The best investment you’ll ever make
“The only reason for time is so that everything doesn’t happen at once.”
— Albert Einstein
In business, we talk a great deal about “return.” Return on investment, cash-on-cash return, return on equity and return on invested capital are a few. However, whether you’re a CEO or a sales rep, perhaps your most important measurement of return is your return on time.
Most of you reading this column have a good deal of discretion as to how you spend your time. It’s unlikely that someone forced you to read this. You decided that at this moment, this is what you should do. (Hint: If this topic has no interest to you, stop now and move on.)
The $59 time-management seminar I went to 30 years ago started off with this statement: “Regardless of who you are, we all have 24 hours in our day.” I don’t recall anyone jumping up to argue. This obvious point still holds true today. However, we now have 537 cable channels, Facebook, cell phones, email, You Tube and much more traffic to contend with. I watched The Jetsons as a kid and thought about how cool it would be to have all of those gadgets and a robot maid so I’d have more free time. I’m still waiting.
I’ve worked with many leaders and often had conversations with them about how to best spend their time. As a result, I came up with Todd’s Seven Timely Tips for Increasing Return on Time.
1. Clarify your values. A great place to start taking control of your time is by identifying your values and then determining whether the activities and time you’re investing (or squandering) are consistent with these values. (If you want a vehicle to examine your values, email me and I’ll send you a free exercise.)
2. Be assertive. You don’t need to have a relationship with everybody who rings your doorbell or calls you on the phone. Trying to be nice to everyone prevents you from doing what you should be doing. A talented client who’s CEO of a large company recently said, “I don’t want to be seen as a jerk, but I just can’t go to lunch with everyone who asks.” Some will see him as a jerk, but he’s right.
3. Plan. If you don’t plan, how can you know what’s most important? If an activity doesn’t take you closer to your long-term objectives, do you need to do it, or did you get sidetracked? (It’s OK to look at shiny new things occasionally.)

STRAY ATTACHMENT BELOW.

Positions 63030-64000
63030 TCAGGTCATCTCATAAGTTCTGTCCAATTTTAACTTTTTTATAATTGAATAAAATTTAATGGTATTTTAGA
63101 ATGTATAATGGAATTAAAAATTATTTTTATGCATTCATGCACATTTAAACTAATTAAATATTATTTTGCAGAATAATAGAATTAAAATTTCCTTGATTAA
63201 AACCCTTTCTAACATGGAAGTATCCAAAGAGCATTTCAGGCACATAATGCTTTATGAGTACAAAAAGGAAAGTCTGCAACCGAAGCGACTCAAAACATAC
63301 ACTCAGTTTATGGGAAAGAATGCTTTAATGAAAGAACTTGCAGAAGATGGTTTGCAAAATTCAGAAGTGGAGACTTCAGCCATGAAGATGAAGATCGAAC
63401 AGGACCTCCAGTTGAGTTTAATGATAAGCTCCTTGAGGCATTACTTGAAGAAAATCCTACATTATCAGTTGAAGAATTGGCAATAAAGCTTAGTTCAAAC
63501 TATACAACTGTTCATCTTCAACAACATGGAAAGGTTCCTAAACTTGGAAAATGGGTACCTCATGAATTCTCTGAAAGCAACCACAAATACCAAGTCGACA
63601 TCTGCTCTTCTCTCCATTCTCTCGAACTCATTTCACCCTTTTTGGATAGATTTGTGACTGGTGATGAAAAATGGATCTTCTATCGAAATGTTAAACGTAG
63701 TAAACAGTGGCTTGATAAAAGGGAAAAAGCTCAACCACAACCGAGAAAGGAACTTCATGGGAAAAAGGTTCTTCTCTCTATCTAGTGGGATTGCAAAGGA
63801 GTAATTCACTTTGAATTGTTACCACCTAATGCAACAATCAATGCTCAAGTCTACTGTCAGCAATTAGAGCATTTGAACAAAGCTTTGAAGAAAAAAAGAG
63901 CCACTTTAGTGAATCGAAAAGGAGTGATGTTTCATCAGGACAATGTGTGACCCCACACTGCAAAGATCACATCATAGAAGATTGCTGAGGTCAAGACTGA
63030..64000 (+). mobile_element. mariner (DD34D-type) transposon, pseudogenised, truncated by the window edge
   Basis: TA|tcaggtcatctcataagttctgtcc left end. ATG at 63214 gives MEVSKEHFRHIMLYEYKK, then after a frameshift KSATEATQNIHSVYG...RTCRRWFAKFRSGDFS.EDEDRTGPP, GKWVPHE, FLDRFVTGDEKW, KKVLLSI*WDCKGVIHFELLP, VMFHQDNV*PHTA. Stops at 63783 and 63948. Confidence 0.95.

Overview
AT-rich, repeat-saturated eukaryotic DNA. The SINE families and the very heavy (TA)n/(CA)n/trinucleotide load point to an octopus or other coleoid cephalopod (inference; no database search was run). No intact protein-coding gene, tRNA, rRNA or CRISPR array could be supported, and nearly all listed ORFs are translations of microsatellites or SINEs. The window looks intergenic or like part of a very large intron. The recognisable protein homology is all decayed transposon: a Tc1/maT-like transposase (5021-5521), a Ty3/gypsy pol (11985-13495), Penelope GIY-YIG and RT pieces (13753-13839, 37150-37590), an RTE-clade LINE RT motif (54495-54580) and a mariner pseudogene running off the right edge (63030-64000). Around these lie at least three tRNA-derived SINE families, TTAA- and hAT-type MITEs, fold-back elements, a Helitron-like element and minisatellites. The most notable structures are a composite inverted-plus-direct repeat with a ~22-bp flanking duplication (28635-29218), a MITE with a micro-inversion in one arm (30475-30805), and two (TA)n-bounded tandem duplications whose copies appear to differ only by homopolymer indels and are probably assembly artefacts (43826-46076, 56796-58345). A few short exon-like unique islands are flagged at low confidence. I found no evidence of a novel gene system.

4. Use “comparative advantage” to your advantage. (If you aren’t familiar with the economics term “comparative advantage,” look it up. I swear it’ll be a good use of your time.) If you love to mow the lawn, great! If not, get someone who’s faster and find a better outlet for your time. I had a client who swore he could do everything better than all of his employees. He probably could, but he was miserable and couldn’t grow his business as a result.
5. Define wealth in terms of discretionary time, not money. This causes you to think differently about your activities and what has value. The guy above was financially very wealthy but couldn’t take a vacation even though he could afford to buy a jet to do so! I’m writing this on a Monday. I’m skiing tomorrow because there’s supposed to be a foot of new snow. (Admittedly, it might be a late night tonight!) Tomorrow, I’ll be wealthier than the guy with the pile of money.
6. Recognize that longer is not better. Pretend you’re hiring me as a consultant to help you solve a large problem. It’s going to take six months and require a $250,000 investment, but it will bring in $3 million in new revenue. Wait … I just found a way to do it in five minutes. Does this have more or less value to you? Longer is not better; it’s just longer.
7. Relax. Nobody gets this right all the time. Just course-correct frequently.
Take five minutes right now to reflect on this and identify what you can do differently to increase your return on time. Do it now!
“…And then one day you find
Ten years have got behind you
No one told you when to run
You missed the starting gun
And you run and you run
To catch up with the sun
But it is sinking….”
–Time, Pink Floyd
I hope this provided you a generous return on time.